Digital Video Solutions
Last issue, I showed how to create an After Effects-like animation in Photoshop Extended that involved playing video inside the graphic of an iPhone. For that technique, I used a background animation clip that I’d created in Photoshop CS3. Since then, readers have been asking how they can make their own animated background—what filters to use, etc. So, I thought that would make a good tutorial for this “Digital Video Solutions” column.
While I’ll use a specific set of filters in this tutorial, you’ll find that using any of the Render choices under the Filter menu and combining them with at least one choice from the Distort folder will always yield interesting results. So, let’s begin.
STEP ONE: In Photoshop CS3 Extended, create a new document (File>New) at the size you want your final output to be (720×480 pixels in this example). In the Layers panel, this will give you a locked Background layer that you need to convert to a smart object: Click on the Layer menu, go under Smart Objects, and choose Convert to Smart Object.
STEP TWO: Double-click on the Smart Object icon that appears on the layer in the Layers panel to work “inside” that smart object. Next we’ll fill the smart object with 50% gray. Press Shift-Delete (PC: Shift-Backspace) to open the Fill dialog. Make sure Use: 50% Gray is selected then click OK.
STEP THREE: Press D to set your Foreground color to black, then go to the Filter menu and choose Render>Fibers. In the dialog, type in 15 for Variance and 10 for Strength. These low settings will give you smoother-looking fibers with more “white” areas. Click on the Randomize button until you see about a 50:50 ratio of black to white fibers in the Preview, then click OK.
STEP FOUR: Now we’ll add a motion blur (Filter>Blur>Motion Blur) with the following settings: Angle 90˚; Distance 100. Click
OK to close the dialog.
STEP FIVE: Press Command-Option-–(minus) (PC: Ctrl-Alt-–) to zoom out while keeping your window the same size. (You might also drag out one corner of your window for better visibility.)
Make sure your layer is unlocked. If it has a little padlock beside it in the Layers panel, then it’s locked, so double-click on the Background layer, rename it Layer 0, and click OK.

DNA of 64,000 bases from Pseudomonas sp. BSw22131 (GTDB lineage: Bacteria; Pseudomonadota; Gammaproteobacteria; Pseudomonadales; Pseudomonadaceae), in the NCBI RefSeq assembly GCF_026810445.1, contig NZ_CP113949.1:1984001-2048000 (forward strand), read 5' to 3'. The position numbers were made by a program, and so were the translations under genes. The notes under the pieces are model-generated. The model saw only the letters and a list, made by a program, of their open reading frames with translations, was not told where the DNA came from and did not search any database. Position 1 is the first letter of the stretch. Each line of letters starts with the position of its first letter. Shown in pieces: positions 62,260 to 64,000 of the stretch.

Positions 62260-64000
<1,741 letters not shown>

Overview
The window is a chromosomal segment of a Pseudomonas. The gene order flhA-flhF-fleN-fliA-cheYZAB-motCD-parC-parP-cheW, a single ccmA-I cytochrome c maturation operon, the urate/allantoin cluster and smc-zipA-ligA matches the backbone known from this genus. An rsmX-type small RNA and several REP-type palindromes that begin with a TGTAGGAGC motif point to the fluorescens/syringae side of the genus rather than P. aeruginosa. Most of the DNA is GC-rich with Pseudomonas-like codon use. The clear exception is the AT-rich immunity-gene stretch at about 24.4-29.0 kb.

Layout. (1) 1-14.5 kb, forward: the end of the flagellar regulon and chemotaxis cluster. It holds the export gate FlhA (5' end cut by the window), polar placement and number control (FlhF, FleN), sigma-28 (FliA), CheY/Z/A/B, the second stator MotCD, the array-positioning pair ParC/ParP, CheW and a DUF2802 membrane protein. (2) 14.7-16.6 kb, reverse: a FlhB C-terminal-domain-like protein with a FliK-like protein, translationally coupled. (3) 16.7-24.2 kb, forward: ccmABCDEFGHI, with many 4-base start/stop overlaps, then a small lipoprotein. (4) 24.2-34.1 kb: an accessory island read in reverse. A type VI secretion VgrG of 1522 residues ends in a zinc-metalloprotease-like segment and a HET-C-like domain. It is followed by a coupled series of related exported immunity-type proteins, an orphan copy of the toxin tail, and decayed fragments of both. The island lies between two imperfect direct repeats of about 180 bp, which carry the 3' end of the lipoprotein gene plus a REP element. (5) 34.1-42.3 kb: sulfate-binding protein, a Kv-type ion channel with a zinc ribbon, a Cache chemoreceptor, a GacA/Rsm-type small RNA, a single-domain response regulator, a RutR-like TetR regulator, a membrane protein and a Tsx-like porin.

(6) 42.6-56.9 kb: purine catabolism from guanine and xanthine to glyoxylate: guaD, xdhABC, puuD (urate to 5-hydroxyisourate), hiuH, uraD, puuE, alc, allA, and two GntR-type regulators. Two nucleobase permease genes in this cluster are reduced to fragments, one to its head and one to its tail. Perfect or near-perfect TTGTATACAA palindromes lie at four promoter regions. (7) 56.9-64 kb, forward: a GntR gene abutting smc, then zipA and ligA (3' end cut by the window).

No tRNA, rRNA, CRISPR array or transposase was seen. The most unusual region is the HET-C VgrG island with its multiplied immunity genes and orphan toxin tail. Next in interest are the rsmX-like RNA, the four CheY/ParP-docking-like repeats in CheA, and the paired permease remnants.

Now press Command-T (PC: Ctrl-T) to bring up Free Transform. In the Options Bar, change the Width to 200% and the Height to 1600%. Press Return (PC: Enter) twice to commit the transformation. This stretches your “fibrous” object vertically 1600% and creates slightly fatter strands of fibers.
STEP SIX: Using the Move tool (V), drag the stretched fibers down so that the top of the object is aligned with the top of the canvas. This will be the starting point for your animation.
Open the Animation panel (Window>Animation) and twirl down the arrow beside Layer 0 to see the layer’s properties. Now, click on the Time-Vary Stopwatch beside Position to set a Keyframe at the 0 second mark in the Timeline.
STEP SEVEN: In the Animation panel, drag the Current Time Indicator (CTI) to the 10-second mark. Drag the stretched fibers straight up so that the tail end of the object is aligned with the bottom of the canvas. This should automatically add a keyframe for the Position property at 10 seconds.
STEP EIGHT: Close the smart object (Command-W [PC: Ctrl-W]) and Save your changes. You’re now back in your regular document with a single smart object layer containing your animation.
We’ll now add a layer to colorize the animation as well as bring dimensions to our background clip.
STEP NINE: To add a colorize layer, click on the Create a New Layer icon at the bottom of
the Layers panel. Click on your Foreground color to bring up the Color Picker, choose the color you want to fill your layer (we used R:10, G:140, B:210), and click OK. Press Option-Delete (PC: Alt-Backspace) to fill the layer with your new color. Change the blend mode of this new layer from Normal to Screen in the Layers panel.
STEP TEN: Next, let’s apply the Polar Coordinates filter to the smart object layer. Click on that layer in the Layers panel to make it active, then go under the Filter menu and choose Distort>Polar Coordinates. In the dialog, click on the Rectangular to Polar radial button and click OK.
STEP ELEVEN: The trick to adding the cool vertical lines back into your animation is to edit the filter blending option for the Polar Coordinates control. To do this, double-click on the little “lines” icon to the right of the Polar Coordinates name in your Layers panel. Choose Darken or Darker Color for the Mode to get a similar effect to what’s shown here and click OK. As always, feel free to try the other blend modes for lots of different-looking results. Click the Play icon in the Animation panel to test your animation.